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Sun, Sept. 22

Column: Sharing Granddaddyisms

Here are more Granddaddyisms I shared with our oldest grandson when he was a teenager.

• Dylan, look for ways (like going to Uganda) to increase the excitement in your life. The opportunities are there, if you want them to be. And by the way, excitement is closely related to passion.

• One of life's greatest challenges-and greatest achievements-is to gain control over your self.

• One sign of mental health is when you take responsibility for your self and stop projecting your problems onto others. It's the "I-blame-you" approach. "I blame you for my problems, my unhappiness, my lack of ability." A mentally healthy individual understands that he or she is responsible for the quality of his or her life.

• Have you discovered, Dylan, that there is high correlation between incompetence and laziness?

• Orderliness requires habits. Routines give rise to habits. The larger the organization, the more routines are encouraged, the more habits are rewarded, the more orderliness is worshiped. This is another reason why creative people are seldom tolerated and rarely happy in large organizations. There are exceptions to this principle, especially in Silicon Valley and other high tech locations.

• I have no doubt, Dylan, that you will have many good friends in your life. But I want you to understand that true friends are the individuals who will care enough about you to risk their friendship with you. Blessed are you if you have a few friends who will tell you things you may not wish to hear but need to hear. And blessed are your friends if you are that kind of person to them.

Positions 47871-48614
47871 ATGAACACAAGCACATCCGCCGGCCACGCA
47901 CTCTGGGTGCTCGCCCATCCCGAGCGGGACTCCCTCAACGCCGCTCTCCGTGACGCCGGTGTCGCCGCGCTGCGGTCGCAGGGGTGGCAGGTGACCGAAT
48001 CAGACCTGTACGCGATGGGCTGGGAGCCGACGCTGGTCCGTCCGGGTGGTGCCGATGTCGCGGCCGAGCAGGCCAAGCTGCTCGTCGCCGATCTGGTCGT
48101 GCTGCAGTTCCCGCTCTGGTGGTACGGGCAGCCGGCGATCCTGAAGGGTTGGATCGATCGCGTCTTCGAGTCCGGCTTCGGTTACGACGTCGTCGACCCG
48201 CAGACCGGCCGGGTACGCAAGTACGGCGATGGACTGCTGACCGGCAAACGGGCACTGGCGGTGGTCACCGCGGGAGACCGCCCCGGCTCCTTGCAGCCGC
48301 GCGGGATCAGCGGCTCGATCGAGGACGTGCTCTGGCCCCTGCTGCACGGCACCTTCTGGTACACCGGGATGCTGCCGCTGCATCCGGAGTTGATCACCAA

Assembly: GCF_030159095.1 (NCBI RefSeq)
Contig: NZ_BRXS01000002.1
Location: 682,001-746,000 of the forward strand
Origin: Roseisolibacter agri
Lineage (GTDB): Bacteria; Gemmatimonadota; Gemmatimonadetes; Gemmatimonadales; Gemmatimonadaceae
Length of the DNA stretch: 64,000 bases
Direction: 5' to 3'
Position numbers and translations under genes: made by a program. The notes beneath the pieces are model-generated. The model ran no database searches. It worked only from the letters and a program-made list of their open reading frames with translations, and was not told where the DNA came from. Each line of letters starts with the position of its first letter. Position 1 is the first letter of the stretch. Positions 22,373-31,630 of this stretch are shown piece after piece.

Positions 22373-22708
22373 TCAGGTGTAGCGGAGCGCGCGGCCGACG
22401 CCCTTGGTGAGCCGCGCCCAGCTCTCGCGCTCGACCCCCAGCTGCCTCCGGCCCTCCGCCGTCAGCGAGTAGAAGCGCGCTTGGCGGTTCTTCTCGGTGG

• Patience is a virtue unless you are a victim. Minorities (like African Americans) have rarely appreciated the concepts of "gradually" or "eventually" or "slowly."

• Be careful about committing yourself to do something for someone. When you give your word to a person you are honor-bound to keep it. When you tell a person you will do something, you have no choice but to do it. If you don't you have likely lost their respect and faith in you.

• Sadly, I fear the majority of people are easily deceived by appearances and image. We are raising a generation of uncritical spectators. Exterior perceptions have preference over inner realities. Be an original, Grandson.

• I believe, Dylan, there should be within each of us a well-tended garden in which revisions can grow. It should be a place where first impressions are modified, judgments are altered, opinions are discarded, truths are invalidated, beliefs are suspended and where we simply feel free to change our minds.

Dr. Ron Barnes is a retired educator and businessman.

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